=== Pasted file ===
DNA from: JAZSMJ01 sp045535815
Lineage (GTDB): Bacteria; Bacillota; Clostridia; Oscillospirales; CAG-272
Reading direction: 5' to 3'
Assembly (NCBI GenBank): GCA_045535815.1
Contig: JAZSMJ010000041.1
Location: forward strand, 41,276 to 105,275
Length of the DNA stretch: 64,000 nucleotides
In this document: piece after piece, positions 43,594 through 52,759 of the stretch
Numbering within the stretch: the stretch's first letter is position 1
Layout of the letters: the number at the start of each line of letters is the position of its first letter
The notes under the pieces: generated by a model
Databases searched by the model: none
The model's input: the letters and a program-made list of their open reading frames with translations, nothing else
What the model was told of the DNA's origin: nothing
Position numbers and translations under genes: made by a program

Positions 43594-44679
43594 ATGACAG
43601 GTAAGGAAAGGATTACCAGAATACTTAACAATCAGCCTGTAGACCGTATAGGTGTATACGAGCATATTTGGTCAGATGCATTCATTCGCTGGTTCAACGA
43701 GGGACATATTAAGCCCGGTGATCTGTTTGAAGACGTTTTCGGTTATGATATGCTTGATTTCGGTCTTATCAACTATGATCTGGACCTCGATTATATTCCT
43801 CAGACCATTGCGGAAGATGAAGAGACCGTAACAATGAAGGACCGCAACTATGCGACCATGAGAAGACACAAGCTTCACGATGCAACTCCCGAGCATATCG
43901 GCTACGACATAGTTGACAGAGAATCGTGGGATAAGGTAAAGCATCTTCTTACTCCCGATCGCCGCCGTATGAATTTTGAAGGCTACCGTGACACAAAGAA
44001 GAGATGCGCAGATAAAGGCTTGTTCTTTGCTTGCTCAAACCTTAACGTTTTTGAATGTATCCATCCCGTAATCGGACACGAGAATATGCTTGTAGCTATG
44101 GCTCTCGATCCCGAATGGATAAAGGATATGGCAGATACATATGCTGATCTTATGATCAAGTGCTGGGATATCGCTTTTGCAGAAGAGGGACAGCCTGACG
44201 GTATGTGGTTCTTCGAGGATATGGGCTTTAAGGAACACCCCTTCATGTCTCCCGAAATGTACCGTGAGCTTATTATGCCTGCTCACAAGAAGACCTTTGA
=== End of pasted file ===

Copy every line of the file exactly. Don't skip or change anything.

DNA from: JAZSMJ01 sp045535815
Lineage (GTDB): Bacteria; Bacillota; Clostridia; Oscillospirales; CAG-272
Reading direction: 5' to 3'
Assembly (NCBI GenBank): GCA_045535815.1
Contig: JAZSMJ010000041.1
Location: forward strand, 41,276 to 105,275
Length of the DNA stretch: 64,000 nucleotides
In this document: piece after piece, positions 43,594 through 52,759 of the stretch
Numbering within the stretch: the stretch's first letter is position 1
Layout of the letters: the number at the start of each line of letters is the position of its first letter
The notes under the pieces: generated by a model
Databases searched by the model: none
The model's input: the letters and a program-made list of their open reading frames with translations, nothing else
What the model was told of the DNA's origin: nothing
Position numbers and translations under genes: made by a program

Positions 43594-44679
43594 ATGACAG
43601 GTAAGGAAAGGATTACCAGAATACTTAACAATCAGCCTGTAGACCGTATAGGTGTATACGAGCATATTTGGTCAGATGCATTCATTCGCTGGTTCAACGA
43701 GGGACATATTAAGCCCGGTGATCTGTTTGAAGACGTTTTCGGTTATGATATGCTTGATTTCGGTCTTATCAACTATGATCTGGACCTCGATTATATTCCT
43801 CAGACCATTGCGGAAGATGAAGAGACCGTAACAATGAAGGACCGCAACTATGCGACCATGAGAAGACACAAGCTTCACGATGCAACTCCCGAGCATATCG
43901 GCTACGACATAGTTGACAGAGAATCGTGGGATAAGGTAAAGCATCTTCTTACTCCCGATCGCCGCCGTATGAATTTTGAAGGCTACCGTGACACAAAGAA
44001 GAGATGCGCAGATAAAGGCTTGTTCTTTGCTTGCTCAAACCTTAACGTTTTTGAATGTATCCATCCCGTAATCGGACACGAGAATATGCTTGTAGCTATG
44101 GCTCTCGATCCCGAATGGATAAAGGATATGGCAGATACATATGCTGATCTTATGATCAAGTGCTGGGATATCGCTTTTGCAGAAGAGGGACAGCCTGACG
44201 GTATGTGGTTCTTCGAGGATATGGGCTTTAAGGAACACCCCTTCATGTCTCCCGAAATGTACCGTGAGCTTATTATGCCTGCTCACAAGAAGACCTTTGA